Sometimes I have lottery fantasies. One of the top things I’d do if I suddenly won, like, $50 million, would be to devote my life to driving around. Just driving. After a while, though, you’d have to develop a plan of attack, because otherwise you’re just a drifter, so I think up themed road trips. This is a great themed road trip:
Nearly every baseball season for the past 25 years, he and three buddies from law school and college have taken in a major-league series at an “endangered” ballpark. They call it the Dead Stadium Tour.
The four baseball junkies, of whom Ondrovic is the official archivist and photographer, have visited 18 now-defunct Major League parks. They’ve seen Olympic Stadium in Montreal, Tiger Stadium in Detroit, the Seattle Kingdome and many spots in between.
I’d take a bottle with me to each one and pour one out for those who used to call those parks home.
Here’s their website.
Remember Manny Banuelos? He was once a top pitching prospect for the Yankees and then, apparently disappeared from the face of the earth. Or at least it felt like it. Now he’s in the news, however, as the Dodgers have signed him to a minor league contract.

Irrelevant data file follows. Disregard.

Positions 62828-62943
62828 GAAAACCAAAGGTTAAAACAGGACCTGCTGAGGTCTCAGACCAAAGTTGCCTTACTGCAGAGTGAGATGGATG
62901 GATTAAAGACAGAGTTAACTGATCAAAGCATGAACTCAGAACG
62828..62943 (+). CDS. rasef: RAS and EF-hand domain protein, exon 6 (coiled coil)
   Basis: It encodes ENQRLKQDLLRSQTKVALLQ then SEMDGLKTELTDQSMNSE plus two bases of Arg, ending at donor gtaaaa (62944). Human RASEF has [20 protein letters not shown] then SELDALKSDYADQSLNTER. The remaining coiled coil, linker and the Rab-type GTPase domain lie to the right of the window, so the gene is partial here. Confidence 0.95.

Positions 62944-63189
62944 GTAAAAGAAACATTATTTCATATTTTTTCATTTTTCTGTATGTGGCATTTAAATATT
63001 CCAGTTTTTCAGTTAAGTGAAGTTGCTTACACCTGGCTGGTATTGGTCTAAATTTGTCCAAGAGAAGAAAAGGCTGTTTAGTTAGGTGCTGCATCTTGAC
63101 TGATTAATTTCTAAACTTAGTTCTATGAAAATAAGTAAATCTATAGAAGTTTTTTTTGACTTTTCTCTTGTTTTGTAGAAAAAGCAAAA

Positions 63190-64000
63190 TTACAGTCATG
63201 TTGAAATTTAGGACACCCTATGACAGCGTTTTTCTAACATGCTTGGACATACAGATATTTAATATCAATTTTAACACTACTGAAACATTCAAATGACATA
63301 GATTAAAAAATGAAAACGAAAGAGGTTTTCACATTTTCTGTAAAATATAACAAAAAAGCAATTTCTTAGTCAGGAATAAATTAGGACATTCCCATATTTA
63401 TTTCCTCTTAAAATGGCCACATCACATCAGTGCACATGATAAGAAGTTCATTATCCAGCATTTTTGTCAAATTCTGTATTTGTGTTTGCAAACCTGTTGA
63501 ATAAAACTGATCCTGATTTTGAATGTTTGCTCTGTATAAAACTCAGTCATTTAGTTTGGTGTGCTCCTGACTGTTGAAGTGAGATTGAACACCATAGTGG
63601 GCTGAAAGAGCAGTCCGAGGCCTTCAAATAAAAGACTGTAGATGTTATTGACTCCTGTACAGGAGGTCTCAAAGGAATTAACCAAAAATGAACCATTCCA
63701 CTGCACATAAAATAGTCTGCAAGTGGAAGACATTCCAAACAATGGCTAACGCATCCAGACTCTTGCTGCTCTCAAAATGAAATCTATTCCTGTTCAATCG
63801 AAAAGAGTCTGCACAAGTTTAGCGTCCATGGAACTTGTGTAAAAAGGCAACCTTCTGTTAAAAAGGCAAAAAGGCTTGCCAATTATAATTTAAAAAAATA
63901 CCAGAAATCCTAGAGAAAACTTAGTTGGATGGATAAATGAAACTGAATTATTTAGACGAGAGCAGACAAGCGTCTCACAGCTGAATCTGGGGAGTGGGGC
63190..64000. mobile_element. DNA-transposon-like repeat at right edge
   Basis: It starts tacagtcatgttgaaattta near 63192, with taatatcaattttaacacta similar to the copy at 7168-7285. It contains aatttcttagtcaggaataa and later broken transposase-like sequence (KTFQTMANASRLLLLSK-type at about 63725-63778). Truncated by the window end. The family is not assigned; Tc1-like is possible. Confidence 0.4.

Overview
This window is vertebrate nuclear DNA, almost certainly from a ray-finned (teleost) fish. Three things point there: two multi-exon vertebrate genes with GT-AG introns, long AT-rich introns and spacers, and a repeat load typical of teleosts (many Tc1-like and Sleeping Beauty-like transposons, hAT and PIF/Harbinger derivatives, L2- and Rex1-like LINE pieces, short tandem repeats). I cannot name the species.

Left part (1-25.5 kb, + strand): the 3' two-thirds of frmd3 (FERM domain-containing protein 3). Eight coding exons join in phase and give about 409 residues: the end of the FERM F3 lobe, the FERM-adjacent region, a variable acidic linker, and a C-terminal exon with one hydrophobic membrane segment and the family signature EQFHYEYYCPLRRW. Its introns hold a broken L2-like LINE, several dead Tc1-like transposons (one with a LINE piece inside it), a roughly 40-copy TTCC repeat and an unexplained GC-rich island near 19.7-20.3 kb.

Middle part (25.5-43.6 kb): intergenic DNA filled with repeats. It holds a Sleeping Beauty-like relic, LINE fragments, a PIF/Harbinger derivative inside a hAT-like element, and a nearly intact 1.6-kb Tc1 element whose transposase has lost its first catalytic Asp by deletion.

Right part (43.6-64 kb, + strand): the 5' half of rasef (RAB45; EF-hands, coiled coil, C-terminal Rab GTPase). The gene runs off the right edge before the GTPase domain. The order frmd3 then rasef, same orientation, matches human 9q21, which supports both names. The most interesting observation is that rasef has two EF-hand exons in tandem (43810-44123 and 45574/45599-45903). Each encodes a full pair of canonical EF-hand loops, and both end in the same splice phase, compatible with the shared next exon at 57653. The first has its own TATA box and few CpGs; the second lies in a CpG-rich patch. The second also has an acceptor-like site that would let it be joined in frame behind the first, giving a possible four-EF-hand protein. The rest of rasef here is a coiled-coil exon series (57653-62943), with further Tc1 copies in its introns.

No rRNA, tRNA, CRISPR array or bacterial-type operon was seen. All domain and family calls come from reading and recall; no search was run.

OK, Banuelos didn’t disappear. He was traded to the Braves in 2015, had a cup of coffee with them, pitching pretty ineffectively in seven big league games, was released by Atlanta in the middle of 2016 and then latched on with the Angels. This past season he posted a 4.93 ERA over 95 innings while being used mostly as a reliever at Triple-A Salt Lake.
Banuelos pitched in the Future’s Game in 2009 and was a star in the Arizona Fall League in 2010. He was a top-50 prospect heading into 2011 before falling to Tommy John surgery in 2012. With Atlanta he suffered some bone spur problems and then some elbow issues that never resulted in surgery but which never subsided enough for him to fulfill his potential either. He suffered injuries. A lot of pitchers do.
It’s unrealistic to think that Banuelos will fulfill the promise he had six years ago, but he’s worth a minor league deal to see if the 26-year-old can at least be a serviceable reliever.